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A long marketing "fence"

12/03/2011 @ 7:27am

A fence strategy is an option strategy where you can reduce the cost of an option you are buying. The mechanics of a fence strategy are buying a put and selling a call, or buying a call and selling a put, depending on your perspective. Typically, livestock or grain producers will have an interest in buying a put and selling a call in order to protect unpriced inventory (yet to be produced, ready for market or in storage). However, the end user of a commodity, such as feed buyers, would have an interest in buying a call and selling a put. 

In this Perspective we will talk about a long fence, which is buying a call and selling a put.  This would typically be used by grain buyers or those who want to re-own sold crops.

Let’s back up for just a moment and review buying a call option. When you buy a call, you are buying an instrument that has a quantified or fixed amount of risk and gives the owner (the buyer of the option) the right, but not obligation, to be long the futures market at a specified strike price for a specified period of time. The premium paid is the most that this position can lose (plus commission and fees), if the market at expiration date is below the strike price of the call. As an example, if you buy a March $6.00 corn call, and corn prices in February (expiration month) are at $5.00, the call will have lost all its value. The benefit to the owner of the call option is that you lost only the value of the option, and avoided unlimited exposure from a long futures position, or from an actual cash sale.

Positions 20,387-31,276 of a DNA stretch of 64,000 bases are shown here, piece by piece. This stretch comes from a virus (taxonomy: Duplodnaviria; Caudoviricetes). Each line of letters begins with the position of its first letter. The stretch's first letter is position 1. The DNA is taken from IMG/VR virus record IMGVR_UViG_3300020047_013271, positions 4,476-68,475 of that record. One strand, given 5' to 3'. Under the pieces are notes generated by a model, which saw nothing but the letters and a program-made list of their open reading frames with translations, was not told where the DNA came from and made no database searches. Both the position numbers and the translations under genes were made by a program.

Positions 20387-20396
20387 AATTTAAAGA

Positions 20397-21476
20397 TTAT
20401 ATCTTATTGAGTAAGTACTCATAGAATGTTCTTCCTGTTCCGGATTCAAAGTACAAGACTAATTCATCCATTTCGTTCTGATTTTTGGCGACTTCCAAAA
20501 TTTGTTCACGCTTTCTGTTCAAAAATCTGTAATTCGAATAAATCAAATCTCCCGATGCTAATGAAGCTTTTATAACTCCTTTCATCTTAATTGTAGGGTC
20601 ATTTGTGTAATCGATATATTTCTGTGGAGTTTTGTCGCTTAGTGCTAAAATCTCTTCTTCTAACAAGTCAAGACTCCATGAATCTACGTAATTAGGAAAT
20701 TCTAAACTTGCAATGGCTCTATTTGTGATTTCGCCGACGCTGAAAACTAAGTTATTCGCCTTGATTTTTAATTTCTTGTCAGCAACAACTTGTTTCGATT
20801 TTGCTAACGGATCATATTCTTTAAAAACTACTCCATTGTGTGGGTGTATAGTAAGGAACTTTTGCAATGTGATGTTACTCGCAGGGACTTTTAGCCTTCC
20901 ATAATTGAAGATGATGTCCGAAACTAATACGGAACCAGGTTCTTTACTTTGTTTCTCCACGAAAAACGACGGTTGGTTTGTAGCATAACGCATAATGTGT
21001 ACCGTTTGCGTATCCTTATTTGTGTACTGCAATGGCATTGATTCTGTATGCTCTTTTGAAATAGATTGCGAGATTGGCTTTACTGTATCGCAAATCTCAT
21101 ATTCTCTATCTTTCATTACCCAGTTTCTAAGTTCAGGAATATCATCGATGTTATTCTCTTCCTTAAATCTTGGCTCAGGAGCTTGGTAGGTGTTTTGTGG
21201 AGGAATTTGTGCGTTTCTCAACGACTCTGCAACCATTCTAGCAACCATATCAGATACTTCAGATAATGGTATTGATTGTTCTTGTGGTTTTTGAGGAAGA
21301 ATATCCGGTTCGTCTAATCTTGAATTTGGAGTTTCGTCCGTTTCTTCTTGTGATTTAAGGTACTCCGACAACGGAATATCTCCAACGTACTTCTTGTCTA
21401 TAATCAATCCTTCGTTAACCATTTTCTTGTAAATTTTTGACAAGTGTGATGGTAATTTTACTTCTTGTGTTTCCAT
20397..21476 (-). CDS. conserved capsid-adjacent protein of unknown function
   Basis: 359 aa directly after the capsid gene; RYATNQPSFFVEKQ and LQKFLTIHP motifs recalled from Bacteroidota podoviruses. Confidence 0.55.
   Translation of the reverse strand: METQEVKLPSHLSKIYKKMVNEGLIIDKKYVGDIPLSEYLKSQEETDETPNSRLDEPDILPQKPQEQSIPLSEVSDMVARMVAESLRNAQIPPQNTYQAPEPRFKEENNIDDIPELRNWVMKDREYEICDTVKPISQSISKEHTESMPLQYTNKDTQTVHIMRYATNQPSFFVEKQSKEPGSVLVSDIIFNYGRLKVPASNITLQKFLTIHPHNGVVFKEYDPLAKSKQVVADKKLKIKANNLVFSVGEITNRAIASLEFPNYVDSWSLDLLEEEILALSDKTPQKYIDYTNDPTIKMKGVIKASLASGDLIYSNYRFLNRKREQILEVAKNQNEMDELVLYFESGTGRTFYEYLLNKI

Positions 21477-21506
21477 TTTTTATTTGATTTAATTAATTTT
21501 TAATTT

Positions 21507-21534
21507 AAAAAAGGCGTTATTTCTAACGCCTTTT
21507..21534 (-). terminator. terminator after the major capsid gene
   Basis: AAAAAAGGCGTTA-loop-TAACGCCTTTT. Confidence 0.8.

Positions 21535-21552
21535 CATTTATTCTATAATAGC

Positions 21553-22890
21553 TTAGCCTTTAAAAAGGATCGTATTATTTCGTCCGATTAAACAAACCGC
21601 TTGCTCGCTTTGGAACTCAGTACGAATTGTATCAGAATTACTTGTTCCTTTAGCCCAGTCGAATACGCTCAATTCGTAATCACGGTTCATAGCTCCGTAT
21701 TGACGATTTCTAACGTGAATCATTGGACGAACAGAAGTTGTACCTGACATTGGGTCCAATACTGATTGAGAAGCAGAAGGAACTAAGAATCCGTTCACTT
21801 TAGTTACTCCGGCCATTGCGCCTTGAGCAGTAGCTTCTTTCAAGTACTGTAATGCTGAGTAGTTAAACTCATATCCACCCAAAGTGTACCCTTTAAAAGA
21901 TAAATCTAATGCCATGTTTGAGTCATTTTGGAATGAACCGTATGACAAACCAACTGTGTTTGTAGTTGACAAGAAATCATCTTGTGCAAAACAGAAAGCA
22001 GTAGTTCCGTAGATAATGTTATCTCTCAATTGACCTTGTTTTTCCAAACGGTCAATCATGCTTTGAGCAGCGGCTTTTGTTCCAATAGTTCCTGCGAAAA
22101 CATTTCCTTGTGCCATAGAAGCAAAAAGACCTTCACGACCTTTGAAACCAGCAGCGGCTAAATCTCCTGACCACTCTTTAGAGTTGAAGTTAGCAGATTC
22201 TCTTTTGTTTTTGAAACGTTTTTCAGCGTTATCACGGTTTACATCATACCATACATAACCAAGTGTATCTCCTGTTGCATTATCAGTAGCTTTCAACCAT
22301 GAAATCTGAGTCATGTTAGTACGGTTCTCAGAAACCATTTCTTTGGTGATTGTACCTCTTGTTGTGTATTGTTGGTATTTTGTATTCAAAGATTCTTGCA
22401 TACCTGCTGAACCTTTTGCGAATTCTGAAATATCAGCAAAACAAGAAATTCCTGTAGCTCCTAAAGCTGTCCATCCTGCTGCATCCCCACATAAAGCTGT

If a corn producer sold corn and wants to retain ownership, he could do so by buying a call, or he could buy a call and sell a put. For example purposes, say the call costs 40 cents. If the farmer is of the mindset that he is willing to pay 40 cents now and wants to cheapen the cost, he could sell a $5.00 put for 20 cents. If at option expiration corn prices are above $5.00, the put’s value is zero. The farmer who sold this put gains all the premium. So for the farmer who sold this put and bought a call, he has reduced his cost of the call by the amount he received for selling a put.

This could be a big advantage. With a fence, either the put expires worthless or the market drops down enough where the put option now has value at expiration. If that is the case, the put option will be exercised and you will be assigned a long futures at that strike price. You still collect the premium. The call option purchased would lose all of its value. When establishing this position, the mindset has to be, “I’m willing to cheapen the cost of my call if the market stays above the strike price of the put I sold”, or “I’m willing to accept the loss on my call, and willing to be long futures at the strike price of the put I sold.” Keep in mind that selling a put will require margin dollars. You will need capital available if prices drop.

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